Press "Enter" to skip to content

China-based company charged with conspiracy involving EV manufacturer

Defendants allegedly conspired to send millions of dollars worth of trade secrets to undercover law enforcement officers posing as potential customers

New York—A complaint was unsealed last week in federal court in Brooklyn, N.Y., charging Klaus Pflugbeil, a resident China and Canadian national, and Yilong Shao, a Chinese national, with conspiring to send trade secrets that belonged to a leading U.S.-based electric vehicle company. The United States Attorney for the Eastern District of New York did not name the OEM.

Klaus Pflugbei

Pflugbeil and Shao are operators of a China-based business that sold technology used for the manufacture of batteries, including batteries used in electric vehicles. The defendants built the company using the OEM’s sensitive and proprietary information, and marketed their business as a replacement for EV manufacturer’s products. 

Pflugbeil was arrested the morning of March 19 after he sent multiple OEM trade secrets to an undercover agent and traveled to Nassau County for a meeting with what he believed to be Long Island-based businesspeople, who in reality were undercover law enforcement agents. Pflugbeil was scheduled to make his initial appearance before United States Magistrate Judge Peggy Kuo. His co-defendant Shao remains at large.

Breon Peace, United States Attorney for the Eastern District of New York, Matthew G. Olsen, Assistant Attorney General of the Justice Department’s National Security Division, and James Smith, Assistant Director-in-Charge, Federal Bureau of Investigation, New York Field Office (FBI), announced the arrest and charge.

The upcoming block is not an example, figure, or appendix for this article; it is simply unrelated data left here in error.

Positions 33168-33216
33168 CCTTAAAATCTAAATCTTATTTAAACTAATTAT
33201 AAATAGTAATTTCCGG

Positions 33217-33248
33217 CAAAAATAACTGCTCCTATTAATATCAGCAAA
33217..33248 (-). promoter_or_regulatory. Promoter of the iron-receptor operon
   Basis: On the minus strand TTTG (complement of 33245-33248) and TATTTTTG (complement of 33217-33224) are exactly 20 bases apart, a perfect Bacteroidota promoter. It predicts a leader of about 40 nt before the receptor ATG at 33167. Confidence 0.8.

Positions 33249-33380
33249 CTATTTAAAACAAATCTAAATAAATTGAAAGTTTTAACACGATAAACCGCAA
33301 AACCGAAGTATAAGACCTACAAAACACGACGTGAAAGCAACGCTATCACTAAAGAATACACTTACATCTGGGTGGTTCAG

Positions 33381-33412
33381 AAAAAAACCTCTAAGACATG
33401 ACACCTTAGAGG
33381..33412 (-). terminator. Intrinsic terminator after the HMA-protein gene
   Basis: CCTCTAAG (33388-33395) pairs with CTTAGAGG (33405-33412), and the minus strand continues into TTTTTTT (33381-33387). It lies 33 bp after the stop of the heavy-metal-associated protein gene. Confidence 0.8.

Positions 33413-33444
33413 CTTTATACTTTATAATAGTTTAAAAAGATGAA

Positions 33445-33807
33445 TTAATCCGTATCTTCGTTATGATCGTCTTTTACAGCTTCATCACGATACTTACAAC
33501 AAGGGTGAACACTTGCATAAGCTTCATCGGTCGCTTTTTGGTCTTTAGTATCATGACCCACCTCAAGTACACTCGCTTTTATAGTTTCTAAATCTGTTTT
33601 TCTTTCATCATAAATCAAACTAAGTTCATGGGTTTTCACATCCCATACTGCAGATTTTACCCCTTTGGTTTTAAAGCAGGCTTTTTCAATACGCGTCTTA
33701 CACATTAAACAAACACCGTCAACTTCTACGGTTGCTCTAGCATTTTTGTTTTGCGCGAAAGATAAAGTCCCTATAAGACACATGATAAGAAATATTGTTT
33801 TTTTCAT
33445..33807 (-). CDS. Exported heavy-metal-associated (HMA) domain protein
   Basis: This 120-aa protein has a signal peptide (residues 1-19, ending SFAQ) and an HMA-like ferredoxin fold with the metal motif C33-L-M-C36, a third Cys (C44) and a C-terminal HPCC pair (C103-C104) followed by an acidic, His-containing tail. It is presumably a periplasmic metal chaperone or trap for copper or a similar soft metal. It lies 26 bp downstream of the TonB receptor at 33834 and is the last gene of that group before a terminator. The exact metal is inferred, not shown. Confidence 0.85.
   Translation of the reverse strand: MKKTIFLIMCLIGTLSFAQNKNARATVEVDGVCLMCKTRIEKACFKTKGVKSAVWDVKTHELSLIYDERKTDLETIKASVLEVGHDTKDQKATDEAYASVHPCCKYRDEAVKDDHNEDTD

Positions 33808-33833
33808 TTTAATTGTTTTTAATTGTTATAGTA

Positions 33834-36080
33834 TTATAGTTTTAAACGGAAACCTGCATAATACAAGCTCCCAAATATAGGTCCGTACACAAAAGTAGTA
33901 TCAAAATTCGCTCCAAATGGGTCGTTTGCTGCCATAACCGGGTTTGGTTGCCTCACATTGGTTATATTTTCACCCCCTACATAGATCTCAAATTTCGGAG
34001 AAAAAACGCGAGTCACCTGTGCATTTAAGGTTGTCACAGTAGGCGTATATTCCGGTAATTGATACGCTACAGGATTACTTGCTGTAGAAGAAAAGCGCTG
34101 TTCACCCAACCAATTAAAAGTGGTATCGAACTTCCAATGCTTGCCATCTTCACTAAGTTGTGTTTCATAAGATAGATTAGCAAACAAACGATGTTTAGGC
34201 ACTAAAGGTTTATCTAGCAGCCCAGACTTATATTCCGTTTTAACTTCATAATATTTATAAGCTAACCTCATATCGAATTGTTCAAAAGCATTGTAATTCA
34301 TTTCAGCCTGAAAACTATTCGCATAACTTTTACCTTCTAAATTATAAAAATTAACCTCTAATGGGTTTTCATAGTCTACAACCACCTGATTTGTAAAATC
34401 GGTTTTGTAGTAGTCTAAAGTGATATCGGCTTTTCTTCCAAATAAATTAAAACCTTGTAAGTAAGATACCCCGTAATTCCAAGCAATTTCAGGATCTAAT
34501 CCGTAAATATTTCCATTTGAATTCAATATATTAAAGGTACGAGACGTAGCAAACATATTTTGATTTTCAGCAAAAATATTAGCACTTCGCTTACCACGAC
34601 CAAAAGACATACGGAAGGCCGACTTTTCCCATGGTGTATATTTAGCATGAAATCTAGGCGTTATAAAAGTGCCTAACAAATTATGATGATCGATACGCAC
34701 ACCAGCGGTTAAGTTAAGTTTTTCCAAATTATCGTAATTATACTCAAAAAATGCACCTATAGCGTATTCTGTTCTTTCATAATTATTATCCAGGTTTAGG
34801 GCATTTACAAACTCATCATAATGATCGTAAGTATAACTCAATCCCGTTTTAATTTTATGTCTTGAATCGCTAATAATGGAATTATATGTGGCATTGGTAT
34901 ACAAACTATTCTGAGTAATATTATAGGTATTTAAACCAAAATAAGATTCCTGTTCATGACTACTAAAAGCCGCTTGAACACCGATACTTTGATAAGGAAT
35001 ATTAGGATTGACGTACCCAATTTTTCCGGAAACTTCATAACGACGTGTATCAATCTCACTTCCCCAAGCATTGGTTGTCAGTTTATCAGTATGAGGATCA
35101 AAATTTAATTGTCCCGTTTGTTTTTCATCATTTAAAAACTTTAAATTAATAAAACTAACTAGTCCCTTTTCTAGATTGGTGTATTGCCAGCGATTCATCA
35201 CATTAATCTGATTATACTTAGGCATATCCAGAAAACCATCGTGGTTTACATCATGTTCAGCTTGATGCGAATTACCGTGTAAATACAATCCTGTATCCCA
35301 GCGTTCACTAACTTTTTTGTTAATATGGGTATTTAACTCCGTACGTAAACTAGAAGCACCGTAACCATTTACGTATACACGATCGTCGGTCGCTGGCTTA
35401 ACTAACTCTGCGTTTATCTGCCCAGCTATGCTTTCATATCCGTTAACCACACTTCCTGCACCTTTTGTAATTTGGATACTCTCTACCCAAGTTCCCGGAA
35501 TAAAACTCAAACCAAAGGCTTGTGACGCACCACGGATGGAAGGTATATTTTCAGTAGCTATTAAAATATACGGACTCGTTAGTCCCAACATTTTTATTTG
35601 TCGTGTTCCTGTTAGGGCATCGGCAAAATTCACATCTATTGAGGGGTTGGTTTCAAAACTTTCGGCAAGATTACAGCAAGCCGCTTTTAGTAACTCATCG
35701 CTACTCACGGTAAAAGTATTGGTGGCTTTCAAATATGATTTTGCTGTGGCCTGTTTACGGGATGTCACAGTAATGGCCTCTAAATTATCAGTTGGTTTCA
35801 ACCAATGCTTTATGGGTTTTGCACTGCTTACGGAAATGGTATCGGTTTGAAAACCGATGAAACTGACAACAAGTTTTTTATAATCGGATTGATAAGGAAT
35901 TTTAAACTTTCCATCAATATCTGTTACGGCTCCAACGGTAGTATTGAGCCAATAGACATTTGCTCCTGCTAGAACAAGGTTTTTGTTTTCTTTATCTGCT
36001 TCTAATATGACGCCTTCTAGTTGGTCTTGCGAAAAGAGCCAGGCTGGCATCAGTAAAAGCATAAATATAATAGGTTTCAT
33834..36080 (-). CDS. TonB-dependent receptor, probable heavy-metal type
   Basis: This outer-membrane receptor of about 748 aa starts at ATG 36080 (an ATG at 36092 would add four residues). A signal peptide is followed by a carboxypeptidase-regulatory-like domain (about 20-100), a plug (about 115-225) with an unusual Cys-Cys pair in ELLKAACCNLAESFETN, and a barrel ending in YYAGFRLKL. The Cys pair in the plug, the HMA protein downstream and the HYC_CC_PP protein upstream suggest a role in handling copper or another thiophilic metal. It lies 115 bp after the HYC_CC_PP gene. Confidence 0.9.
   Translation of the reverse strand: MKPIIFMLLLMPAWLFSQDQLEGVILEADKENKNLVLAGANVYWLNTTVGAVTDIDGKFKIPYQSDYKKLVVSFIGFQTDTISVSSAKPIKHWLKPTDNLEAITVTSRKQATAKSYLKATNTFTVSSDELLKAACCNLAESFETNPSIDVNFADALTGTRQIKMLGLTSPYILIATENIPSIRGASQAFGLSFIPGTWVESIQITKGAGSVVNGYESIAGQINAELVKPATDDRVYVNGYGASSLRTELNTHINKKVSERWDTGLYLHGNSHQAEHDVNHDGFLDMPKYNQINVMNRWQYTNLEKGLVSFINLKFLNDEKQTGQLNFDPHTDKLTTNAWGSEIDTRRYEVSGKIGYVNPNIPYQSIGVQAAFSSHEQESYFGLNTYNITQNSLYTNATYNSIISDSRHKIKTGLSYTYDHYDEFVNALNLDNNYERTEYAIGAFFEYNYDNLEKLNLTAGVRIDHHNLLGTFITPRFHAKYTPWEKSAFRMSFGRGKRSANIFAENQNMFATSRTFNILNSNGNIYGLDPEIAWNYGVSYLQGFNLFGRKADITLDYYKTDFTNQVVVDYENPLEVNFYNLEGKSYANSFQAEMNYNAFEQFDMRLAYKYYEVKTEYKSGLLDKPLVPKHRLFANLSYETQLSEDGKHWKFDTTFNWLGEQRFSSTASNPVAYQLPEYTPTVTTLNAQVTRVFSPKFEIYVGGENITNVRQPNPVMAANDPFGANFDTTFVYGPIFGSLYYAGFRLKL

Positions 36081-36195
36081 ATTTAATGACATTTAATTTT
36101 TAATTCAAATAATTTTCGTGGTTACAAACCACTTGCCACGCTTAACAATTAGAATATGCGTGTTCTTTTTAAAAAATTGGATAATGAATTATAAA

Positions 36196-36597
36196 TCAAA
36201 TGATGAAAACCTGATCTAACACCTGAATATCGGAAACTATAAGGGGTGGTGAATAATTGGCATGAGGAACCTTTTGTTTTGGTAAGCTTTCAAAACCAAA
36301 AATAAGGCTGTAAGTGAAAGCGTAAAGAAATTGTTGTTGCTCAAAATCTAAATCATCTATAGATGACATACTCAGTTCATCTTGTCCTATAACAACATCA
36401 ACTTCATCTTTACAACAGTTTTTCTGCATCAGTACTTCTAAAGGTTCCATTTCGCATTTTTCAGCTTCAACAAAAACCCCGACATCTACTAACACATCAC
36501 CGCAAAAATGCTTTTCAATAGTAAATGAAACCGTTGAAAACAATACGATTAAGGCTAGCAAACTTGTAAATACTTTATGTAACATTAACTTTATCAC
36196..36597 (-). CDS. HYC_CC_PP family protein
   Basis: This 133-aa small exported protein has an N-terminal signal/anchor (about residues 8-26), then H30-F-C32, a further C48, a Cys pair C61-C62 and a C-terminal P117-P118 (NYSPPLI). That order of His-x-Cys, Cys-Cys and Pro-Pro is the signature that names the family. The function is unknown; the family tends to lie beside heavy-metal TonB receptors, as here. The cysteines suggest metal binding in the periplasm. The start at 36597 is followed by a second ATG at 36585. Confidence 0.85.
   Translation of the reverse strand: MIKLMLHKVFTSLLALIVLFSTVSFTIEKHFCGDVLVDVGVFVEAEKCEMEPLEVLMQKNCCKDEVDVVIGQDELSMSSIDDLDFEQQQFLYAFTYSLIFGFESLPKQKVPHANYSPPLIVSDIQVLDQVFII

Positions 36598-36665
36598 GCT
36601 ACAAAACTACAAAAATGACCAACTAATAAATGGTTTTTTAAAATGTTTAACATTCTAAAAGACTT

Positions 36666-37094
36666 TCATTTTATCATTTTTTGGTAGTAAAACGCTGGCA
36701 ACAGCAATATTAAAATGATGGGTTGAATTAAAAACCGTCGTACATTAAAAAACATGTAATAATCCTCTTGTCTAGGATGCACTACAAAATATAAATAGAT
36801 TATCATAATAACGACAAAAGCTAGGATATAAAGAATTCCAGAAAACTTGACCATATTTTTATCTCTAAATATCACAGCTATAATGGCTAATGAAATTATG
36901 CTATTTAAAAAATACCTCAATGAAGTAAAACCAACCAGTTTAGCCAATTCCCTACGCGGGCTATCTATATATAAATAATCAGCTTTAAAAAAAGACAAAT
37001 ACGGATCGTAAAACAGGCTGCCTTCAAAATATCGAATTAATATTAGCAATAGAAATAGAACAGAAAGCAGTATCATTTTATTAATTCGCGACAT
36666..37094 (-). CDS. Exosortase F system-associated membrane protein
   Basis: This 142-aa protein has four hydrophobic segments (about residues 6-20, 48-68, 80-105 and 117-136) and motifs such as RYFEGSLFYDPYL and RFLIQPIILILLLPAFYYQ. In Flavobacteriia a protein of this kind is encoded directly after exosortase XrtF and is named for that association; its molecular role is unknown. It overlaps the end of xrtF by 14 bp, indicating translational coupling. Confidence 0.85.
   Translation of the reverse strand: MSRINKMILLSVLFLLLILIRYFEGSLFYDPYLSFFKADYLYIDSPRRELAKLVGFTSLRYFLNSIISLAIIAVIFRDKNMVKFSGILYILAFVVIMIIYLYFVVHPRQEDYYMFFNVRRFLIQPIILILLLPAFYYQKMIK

“As alleged, the defendants set up a company in China, blatantly stole trade secrets from an American company that are important to manufacturing electric vehicles, and which cost many millions of dollars in research and development, and sold products developed with the stolen trade secrets,” stated United States Attorney Breon Peace. “Rather than invest their own resources into competitive technology, the defendants looted [the OEM’s] trade secrets for their own financial gain. 

“The defendants stand accused of stealing valuable proprietary technology from a U.S. electric car manufacturer and using it to set up a rival business overseas,” stated Assistant Attorney General Matthew G. Olsen. “This blatant theft of advanced trade secrets relating to battery components and assembly blunts America’s technological edge, and the Justice Department will hold accountable those who would so try cheat our country of its economic potential and threaten our national security.”

The OEM is a U.S.-based leading manufacturer of battery-powered electric vehicles and battery energy systems.  In 2019, the automaker acquired a Canada-based manufacturer of automated, precision dispensing pumps and battery assembly lines. Prior to its purchase by the OEM, the Canadian manufacturer sold battery assembly lines to customers who manufactured alkaline and lithium-ion batteries for consumer use.